- Thousands of vulnerable people in the Sool and Sanaag districts of Somaliland and Northern Somalia have received life-saving food rations over the past three weeks, the World Food Programme (WFP) today confirmed.
- We have managed to reach nearly 77,000 people affected by the most severe drought in the region for more than twenty years, said Robert Hauser, the WFP Country Director for Somalia, also including Somaliland. "We targeted those least able to cope – malnourished children, the destitute, the disabled and the aged," he added.
In this first round of emergency food distributions WFP has delivered 732 tonnes of mixed food commodities to 39 villages in Somaliland - 15 of them through the Puntland port of Bossaso. "It is enough to last the people about a month," the UN agency says today.
Humanitarian access to the region has been guaranteed following extensive discussions between WFP and the administrations of Somaliland and Puntland, which both claim authority over the Sool and Sanaag districts. These negotiations had also opened up access for other humanitarian agencies.
- We appreciate the security promises made by the two administrations, said Mr Hauser. "They were essential for the peaceful and efficient completion of the distribution process," he added.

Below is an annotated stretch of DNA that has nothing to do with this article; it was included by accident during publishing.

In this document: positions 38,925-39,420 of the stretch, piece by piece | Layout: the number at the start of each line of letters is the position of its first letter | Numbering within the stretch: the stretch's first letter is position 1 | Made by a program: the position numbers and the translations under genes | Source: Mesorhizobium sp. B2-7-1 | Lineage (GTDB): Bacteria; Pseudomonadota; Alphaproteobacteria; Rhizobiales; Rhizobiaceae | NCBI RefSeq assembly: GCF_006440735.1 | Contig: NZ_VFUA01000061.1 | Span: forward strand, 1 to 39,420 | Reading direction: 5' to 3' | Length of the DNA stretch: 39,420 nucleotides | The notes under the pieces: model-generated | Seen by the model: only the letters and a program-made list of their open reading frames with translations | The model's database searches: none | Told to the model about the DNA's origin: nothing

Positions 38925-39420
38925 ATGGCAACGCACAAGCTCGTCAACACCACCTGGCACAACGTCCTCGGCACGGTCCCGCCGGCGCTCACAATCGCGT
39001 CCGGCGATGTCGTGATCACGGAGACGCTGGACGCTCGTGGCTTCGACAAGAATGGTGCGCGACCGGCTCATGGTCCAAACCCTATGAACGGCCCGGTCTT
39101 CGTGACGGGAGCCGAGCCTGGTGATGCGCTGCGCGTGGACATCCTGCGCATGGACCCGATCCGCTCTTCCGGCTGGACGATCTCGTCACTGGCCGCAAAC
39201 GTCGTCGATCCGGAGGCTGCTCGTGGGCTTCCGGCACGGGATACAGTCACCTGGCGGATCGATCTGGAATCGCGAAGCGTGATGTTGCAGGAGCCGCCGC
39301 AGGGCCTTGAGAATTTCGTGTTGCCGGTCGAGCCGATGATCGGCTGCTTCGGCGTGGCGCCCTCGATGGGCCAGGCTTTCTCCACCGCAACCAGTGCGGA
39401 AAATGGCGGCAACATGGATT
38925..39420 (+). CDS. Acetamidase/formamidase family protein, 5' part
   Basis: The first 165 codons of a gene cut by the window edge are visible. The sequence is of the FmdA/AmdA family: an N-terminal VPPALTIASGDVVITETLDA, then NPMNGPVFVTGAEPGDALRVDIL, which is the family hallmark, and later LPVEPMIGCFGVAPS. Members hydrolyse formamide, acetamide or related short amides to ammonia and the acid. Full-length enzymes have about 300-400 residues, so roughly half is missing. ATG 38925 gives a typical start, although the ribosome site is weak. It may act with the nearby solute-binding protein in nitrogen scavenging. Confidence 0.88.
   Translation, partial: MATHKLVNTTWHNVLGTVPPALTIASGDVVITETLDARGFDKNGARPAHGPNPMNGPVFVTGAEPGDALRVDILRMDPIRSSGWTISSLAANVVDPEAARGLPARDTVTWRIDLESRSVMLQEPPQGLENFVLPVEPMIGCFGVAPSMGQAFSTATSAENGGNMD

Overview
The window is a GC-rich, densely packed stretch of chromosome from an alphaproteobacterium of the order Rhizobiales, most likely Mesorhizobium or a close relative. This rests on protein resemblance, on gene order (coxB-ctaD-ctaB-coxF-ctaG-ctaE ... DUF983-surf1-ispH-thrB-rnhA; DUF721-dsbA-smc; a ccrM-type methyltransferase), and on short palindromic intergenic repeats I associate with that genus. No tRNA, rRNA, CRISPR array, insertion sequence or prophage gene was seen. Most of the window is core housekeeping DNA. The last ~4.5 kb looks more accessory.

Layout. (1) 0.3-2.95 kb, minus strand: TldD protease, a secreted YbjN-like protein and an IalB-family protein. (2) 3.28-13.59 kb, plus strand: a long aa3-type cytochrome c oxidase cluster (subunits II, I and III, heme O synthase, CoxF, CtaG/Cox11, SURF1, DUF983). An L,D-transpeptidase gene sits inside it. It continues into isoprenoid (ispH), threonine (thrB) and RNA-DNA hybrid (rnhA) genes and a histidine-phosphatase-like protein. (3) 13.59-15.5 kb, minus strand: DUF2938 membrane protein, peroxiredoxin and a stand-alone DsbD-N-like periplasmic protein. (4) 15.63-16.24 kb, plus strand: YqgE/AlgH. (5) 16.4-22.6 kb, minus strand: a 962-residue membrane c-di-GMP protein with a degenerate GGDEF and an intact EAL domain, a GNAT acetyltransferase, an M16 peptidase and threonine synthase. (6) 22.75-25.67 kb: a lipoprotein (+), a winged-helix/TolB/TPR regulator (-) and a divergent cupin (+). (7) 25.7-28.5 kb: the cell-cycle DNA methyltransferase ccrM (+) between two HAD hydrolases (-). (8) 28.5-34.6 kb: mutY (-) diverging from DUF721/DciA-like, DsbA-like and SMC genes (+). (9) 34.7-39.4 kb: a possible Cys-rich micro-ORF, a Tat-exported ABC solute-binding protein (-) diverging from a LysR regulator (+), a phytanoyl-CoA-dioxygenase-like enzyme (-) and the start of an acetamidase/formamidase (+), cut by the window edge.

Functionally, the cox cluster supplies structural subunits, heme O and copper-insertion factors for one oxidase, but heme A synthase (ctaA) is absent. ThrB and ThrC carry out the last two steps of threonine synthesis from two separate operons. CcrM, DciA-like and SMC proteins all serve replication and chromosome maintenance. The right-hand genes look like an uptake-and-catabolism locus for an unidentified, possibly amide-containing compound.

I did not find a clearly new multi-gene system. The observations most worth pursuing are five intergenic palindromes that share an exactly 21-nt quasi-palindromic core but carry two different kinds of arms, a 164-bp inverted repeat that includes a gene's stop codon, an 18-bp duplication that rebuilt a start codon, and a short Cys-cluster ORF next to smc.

Ironically, WFP's operation was hampered by very unusual rains that fell on Somalia at the beginning of December. Small delays were experienced as the trucks delivering the food were stuck in the mud.
- Thirty-two of the 39 villages we assisted were hit by the rain, but it was too late to relieve the food situation, said Mr Hauser. "The downpour brought temporary relief to the water shortages, but 80 percent of the livestock the people here depend on have already died."
Capitalising on this opportunity of safe access, a team from the UN Children's Fund (UNICEF) is now carrying out a nutritional screening exercise. There are indications that the population's nutritional status is deteriorating. WFP is monitoring the situation very closely.
- The operation in the Sool region could last up to six months and will cost an estimated US$ 7.8 million, WFP says in a statement today. Due to the urgency of the relief intervention on the Sool plateau, WFP Somalia has had to use resources from other programmes.
- WFP is appealing to the international community for additional resources to compensate for spending on drought relief, said Mr Hauser. "These other programmes - to support tuberculosis and HIV/AIDS patients as well as work in the fields of education and water - cannot be left unresourced without human cost."
Overall, WFP requires 14,912 tonnes of food, worth about US$ 11.5 million, for the drought emergency and other projects in Somaliland and Somalia until the end of 2004. It has already received about US$ 2.7 million from the US government.
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